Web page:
Scientists rallied around the 2017 review with a “support the report” campaign that helped spur a boost for academic research funding in the 2018 budget. But many of the report’s other recommendations, including those advocating for a more coherent federal research funding apparatus, have yet to be taken on board. With the elimination of Ms. Duncan’s ministerial role, it is unclear how much the Naylor report will be a driver of science policy going forward.

“I think the page has been turned on the Naylor report,” said Andre Albinati, managing principal with Earnscliffe Strategy Group.

Story continues below advertisement

Mr. Albinati said he expected Mr. Bains would continue to push forward on the government’s science agenda. He added the role of science in government is now further bolstered by chief science adviser Mona Nemer and a growing network of departmental science advisers.

Dr. Nemer’s visibility within government has been growing since her appointment two years ago, while Ms. Duncan’s role was divided when Mr. Trudeau added sport to her portfolio in 2018. The change was another indication that creating a dedicated ministry of science may not have been a long-term objective of the Prime Minister’s Office but instead was viewed as a way to stabilize a policy area that was seen as marginalized under the Harper government.

Mehrdad Hariri, president of the Canadian Science Policy Centre who last week conducted a public interview with Dr. Nemer during an annual policy conference in Ottawa, cautioned that the chief science adviser’s role was best described as “science for policy,” meaning the use of science advice in decision-making. He added that the government still needed a separate role like that filled by Ms. Duncan and, now, Mr. Bains, to champion “policy for science,” meaning decisions that optimize Canada’s research enterprise.

Molly Shoichet, a University of Toronto researcher who was Ontario’s chief scientist until she was fired from the still-vacant role by Ontario Premier Doug Ford last year, called the loss of a dedicated federal minister of science a “lost opportunity."

However, she added, if Mr. Bains “can carve out attention to this sector, then it is not necessarily bad. … In an ideal world, science would be part of everyone’s portfolio.”

Story continues below advertisement

Our Morning Update and Evening Update newsletters are written by Globe editors, giving you a concise summary of the day’s most important headlines. Sign up today.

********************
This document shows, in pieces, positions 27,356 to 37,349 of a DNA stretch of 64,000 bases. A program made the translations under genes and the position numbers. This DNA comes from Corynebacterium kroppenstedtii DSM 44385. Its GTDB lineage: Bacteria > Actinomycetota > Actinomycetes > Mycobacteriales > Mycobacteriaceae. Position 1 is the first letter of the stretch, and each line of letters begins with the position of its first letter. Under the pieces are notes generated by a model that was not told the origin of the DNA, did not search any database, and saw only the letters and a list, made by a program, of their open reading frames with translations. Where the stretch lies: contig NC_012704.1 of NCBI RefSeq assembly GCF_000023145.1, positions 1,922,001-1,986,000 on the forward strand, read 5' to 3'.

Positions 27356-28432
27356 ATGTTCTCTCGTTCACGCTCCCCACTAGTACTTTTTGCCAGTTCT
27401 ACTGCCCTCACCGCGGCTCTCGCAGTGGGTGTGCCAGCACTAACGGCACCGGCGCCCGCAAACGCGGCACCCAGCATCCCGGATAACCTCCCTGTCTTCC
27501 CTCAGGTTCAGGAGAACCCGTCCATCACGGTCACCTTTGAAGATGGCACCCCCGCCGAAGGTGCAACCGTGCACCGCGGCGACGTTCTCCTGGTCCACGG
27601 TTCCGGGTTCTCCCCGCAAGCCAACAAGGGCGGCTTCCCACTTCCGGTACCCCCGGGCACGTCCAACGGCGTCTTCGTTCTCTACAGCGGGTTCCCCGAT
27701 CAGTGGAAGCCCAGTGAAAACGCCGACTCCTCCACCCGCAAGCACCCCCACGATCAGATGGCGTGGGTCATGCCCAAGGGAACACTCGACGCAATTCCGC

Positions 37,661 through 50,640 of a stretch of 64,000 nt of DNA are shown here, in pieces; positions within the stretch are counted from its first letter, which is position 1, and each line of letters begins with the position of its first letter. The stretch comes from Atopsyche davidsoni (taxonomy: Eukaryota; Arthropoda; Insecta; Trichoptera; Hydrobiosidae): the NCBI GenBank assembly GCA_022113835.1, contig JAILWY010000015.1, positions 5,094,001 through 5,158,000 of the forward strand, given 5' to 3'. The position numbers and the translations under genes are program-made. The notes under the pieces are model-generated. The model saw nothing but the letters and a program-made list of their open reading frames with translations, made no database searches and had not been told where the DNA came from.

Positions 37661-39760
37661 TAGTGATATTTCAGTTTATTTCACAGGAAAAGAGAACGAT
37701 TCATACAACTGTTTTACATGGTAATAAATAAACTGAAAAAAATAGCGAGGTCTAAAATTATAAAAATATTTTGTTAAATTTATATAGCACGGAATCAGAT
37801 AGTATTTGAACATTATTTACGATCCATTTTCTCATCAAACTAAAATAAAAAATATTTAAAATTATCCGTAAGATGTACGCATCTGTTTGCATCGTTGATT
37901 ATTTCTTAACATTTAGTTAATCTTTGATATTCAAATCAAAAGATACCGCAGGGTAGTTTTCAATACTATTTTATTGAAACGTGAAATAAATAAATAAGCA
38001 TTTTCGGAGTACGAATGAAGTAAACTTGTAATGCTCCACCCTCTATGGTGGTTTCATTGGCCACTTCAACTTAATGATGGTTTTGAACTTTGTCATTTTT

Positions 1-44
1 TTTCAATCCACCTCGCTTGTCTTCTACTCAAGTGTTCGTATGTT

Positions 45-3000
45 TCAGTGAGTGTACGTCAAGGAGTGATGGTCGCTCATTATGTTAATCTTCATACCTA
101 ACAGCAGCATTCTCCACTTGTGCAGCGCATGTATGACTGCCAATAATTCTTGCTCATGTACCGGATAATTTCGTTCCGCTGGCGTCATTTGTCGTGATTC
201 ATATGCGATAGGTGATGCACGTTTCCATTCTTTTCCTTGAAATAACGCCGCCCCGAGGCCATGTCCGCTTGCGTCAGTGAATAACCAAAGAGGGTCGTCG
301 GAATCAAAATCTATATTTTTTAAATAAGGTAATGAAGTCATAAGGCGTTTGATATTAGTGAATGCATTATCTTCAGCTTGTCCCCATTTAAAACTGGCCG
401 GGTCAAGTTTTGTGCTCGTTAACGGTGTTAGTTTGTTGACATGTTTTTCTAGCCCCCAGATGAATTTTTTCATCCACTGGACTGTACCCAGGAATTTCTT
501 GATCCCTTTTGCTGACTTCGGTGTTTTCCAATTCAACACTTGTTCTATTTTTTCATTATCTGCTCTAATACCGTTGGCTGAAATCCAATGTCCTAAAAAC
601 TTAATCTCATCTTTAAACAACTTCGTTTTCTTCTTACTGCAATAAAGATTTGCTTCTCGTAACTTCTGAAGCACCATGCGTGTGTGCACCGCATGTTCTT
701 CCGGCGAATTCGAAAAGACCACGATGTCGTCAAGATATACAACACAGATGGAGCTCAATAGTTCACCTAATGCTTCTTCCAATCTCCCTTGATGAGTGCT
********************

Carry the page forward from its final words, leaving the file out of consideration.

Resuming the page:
Your Globe

Build your personal news feed

  1. Follow topics and authors relevant to your reading interests.
  2. Check your Following feed daily, and never miss an article. Access your Following feed from your account menu at the top right corner of every page.

Follow the author of this article:

Follow topics related to this article:

View more suggestions in Following Read more about following topics and authors
Report an error Editorial code of conduct
Due to technical reasons, we have temporarily removed commenting from our articles. We hope to have this fixed soon. Thank you for your patience. If you are looking to give feedback on our new site, please send it along to feedback@globeandmail.com. If you want to write a letter to the editor, please forward to letters@globeandmail.com.

Welcome to The Globe and Mail’s comment community. This is a space where subscribers can engage with each other and Globe staff. Non-subscribers can read and sort comments but will not be able to engage with them in any way. Click here to subscribe.

If you would like to write a letter to the editor, please forward it to letters@globeandmail.com. Readers can also interact with The Globe on Facebook and Twitter .

Welcome to The Globe and Mail’s comment community. This is a space where subscribers can engage with each other and Globe staff. Non-subscribers can read and sort comments but will not be able to engage with them in any way. Click here to subscribe.

If you would like to write a letter to the editor, please forward it to letters@globeandmail.com. Readers can also interact with The Globe on Facebook and Twitter .

Welcome to The Globe and Mail’s comment community. This is a space where subscribers can engage with each other and Globe staff.

We aim to create a safe and valuable space for discussion and debate. That means:

  • Treat others as you wish to be treated
  • Criticize ideas, not people
  • Stay on topic
  • Avoid the use of toxic and offensive language
  • Flag bad behaviour

Comments that violate our community guidelines will be removed.

Read our community guidelines here

Discussion loading ...

To view this site properly, enable cookies in your browser. Read our privacy policy to learn more.
How to enable cookies